HomeReviewsMy Prince Edward (Hong Kong, 2019) [OAFF 2020]
My Prince Edward (Hong Kong, 2019) [OAFF 2020]
7 March, 2020
My Prince Edward is largely set in Golden Plaza, a Hong Kong shopping mall best known for bridal shops and cheap wedding supplies. In this place, a feckless woman who has spent her life reacting or being passive to the whims of others is forced to take responsibility for herself when her boyfriend and mother-in-law try to maneuver her into a wedding.
Cheung Lei-fong (Stephy Tang) works as a clerk at one of the bridal shops run by her best friend’s mother, while her boyfriend Edward (Chu Pak-hon) is the owner of a wedding photography shop. Their relationship has lasted seven years but seems to be one of convenience for Lei-fong, allowing her to live independently of her controlling family in an apartment in the Prince Edward area, albeit somewhat indifferently. This indifference has turned into a trap as Edward is possessive and his mother is interfering. Lei-fong’s situation is about to get more restrictive when Edward pops the question in front of everyone. His proposal poses two problems for her which the rest of the film examines.
First, in order to end the sham
marriage that she was paid to take part in ten years ago with someone from
mainland China in a scam to get him a Hong Kong ID, Lei-fong must track down
her fake husband. Second, after years drifting, she finally begins to question
what she actually wants from life. She knows that being controlled by others,
including a real husband, is not it.
Director Norris Wong explores how this young woman learns to become self-determined through her two marriages, one to a possessive Hong Konger and the other to a laid-back mainlander eager to escape the restrictive nature of life in authoritarian China. The toxic relationships that Lei-fong has allowed herself to become trapped in are analogous with the authoritarian control that the mainlander, Yang Shu-wei (Jin Kaijie), wants to escape by moving countries, and so it is natural it is he who inspires her desire for freedom as she finds someone whose yearning for freedom matches hers.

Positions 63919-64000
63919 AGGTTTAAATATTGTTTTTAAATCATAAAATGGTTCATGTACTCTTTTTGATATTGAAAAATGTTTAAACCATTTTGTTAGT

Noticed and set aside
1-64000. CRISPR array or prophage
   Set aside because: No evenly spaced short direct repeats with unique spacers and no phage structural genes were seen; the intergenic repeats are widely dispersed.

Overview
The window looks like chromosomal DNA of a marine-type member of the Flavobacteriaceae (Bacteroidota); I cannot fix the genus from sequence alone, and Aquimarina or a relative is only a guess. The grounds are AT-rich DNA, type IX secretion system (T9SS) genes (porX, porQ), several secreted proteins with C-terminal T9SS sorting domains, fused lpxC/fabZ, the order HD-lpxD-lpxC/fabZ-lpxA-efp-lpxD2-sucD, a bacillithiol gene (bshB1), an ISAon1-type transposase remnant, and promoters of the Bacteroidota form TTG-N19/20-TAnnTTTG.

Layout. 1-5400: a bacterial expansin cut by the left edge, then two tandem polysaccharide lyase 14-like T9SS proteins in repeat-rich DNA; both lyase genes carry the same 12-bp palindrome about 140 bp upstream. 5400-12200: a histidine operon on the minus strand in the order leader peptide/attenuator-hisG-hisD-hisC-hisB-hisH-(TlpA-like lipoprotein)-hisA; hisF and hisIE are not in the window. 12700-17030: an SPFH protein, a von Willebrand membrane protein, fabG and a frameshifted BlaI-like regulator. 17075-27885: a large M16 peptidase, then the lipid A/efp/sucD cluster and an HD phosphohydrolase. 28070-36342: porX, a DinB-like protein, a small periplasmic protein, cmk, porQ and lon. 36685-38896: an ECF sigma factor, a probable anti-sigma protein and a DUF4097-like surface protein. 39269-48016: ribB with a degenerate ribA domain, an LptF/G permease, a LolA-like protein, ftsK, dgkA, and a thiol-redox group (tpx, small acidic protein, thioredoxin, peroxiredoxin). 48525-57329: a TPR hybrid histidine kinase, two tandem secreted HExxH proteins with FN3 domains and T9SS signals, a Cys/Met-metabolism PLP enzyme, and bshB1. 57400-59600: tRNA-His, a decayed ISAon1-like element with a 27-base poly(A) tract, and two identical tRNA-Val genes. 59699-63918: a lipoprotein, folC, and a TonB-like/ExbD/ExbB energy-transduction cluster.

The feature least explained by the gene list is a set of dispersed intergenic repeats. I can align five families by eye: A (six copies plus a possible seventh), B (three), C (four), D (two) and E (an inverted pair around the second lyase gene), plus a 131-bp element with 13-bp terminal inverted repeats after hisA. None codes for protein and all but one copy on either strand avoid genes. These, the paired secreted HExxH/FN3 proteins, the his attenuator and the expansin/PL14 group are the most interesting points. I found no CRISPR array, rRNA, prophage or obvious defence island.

The most persuasive aspect of the film is the controlling nature of her partner and mother-in-law. Edward is a manchild who searches through Lei-fong’s possessions and bombards her with messages in a way that tips over into being abusive. He keeps a tight grip on her, both emotionally and physically. Their apartment is claustrophobic as they are jammed together in a tight area with too much junk, the location and set design evoke the emotional straitjacket the girl feels. So, when Yang Shu-wei shows up he is like a breath of fresh air. Suave and handsome, the more time we spend with him, the more we understand he is philosophical and caring. In fact, he is probably a better match for Lei-fong but this is not a romance, this is the motivator for the woman to finally seize her own future.
In terms of performances, Tang comes across as somnambulant for most of the film which is fitting for a woman drifting through life, although it can be frustrating for the audience. Her performance could be misinterpreted as lacking in emotion but that is the nature of the character. The emotional fireworks with co-star Chu reveal a lot about the character and her frustrations. Chu is convincingly clingy and his genuinely unnerving in his depiction of possessive behavior. Indeed, when these ill-matching marriage partners tear at each other, both manage to draw sympathy from the audience (although Edward remains the antagonist). While the ending is left open, there is a sense that Lei-fong will be able to choose her own fate after being buffeted around by the will of others for so long. In that way, My Prince Edward uses the backdrop of Hong Kong to tell an interesting story of someone finally tapping into their self-determination.
Jason Maher is a UK-based film fan and freelance writer. He has combined the two to write about films at his blog Genkinahito as well as writing for Anime UK News the movie magazine Gigan. Having grown up watching films from Japan, South Korea and Hong Kong, he has developed a love for East Asian cinema and specialises in writing news articles, reviews, and has even been known to occasionally interview a director or two. He spends his private time learning Japanese, watching films, and hanging out with friends and family whom he bores with film trivia. He can be contacted via Twitter.